An article from the Boston Metro this past week revealed the results of a study from Arizona State University regarding causal links between lead exposure and autism. It was found generally that the higher level of toxic metal present in a person’s blood, the more intense the symptoms of autism were. Autistic subjects were compared to control subjects who did not suffer from autism, and the results were astoundingly undeniable; those with Autism were found to carry about 74% more lead in their bodies and about 115% more tin, and those with the most severe autistic symptoms had the most concentrations of toxic metals.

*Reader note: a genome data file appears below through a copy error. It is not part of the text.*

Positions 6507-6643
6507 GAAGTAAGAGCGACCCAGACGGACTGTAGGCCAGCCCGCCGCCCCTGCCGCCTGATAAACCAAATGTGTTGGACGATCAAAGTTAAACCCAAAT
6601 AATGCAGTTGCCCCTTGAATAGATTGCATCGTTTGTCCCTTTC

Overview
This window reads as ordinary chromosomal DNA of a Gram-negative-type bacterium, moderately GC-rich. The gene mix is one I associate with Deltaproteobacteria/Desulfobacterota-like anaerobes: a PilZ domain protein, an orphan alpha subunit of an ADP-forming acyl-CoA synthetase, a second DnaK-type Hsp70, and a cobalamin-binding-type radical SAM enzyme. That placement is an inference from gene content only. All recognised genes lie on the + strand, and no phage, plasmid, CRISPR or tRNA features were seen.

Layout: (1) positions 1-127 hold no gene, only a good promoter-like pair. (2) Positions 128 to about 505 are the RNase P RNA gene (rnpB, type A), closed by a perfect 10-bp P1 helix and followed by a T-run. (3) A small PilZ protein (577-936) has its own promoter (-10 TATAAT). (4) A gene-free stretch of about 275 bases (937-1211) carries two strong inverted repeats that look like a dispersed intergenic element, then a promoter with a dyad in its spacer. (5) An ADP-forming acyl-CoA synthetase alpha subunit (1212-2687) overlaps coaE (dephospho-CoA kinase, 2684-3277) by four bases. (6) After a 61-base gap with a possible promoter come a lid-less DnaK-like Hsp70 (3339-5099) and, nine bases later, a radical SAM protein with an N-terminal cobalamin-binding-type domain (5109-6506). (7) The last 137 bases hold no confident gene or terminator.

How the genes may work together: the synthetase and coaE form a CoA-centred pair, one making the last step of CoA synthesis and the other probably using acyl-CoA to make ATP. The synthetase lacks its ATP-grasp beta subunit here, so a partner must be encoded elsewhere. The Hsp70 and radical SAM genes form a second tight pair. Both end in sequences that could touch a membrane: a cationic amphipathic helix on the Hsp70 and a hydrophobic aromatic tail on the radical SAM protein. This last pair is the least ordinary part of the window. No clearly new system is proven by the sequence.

The reason these findings are making so many waves in the disability community is because autism has long been thought to be hereditary. Now that it has been linked to something as common and present as lead, the question looms large: what do we do about it? If autism can be linked to something tangible, something preventable, what are our responsibilities now? Victims of lead poisoning have collected compensation up to $320 million. Should autistic individuals be compensated for being exposed to lead commonly found in soil, paints, or gasoline? Now that a potentially preventable cause of this disability has been identified, the cause needs to be dealt with.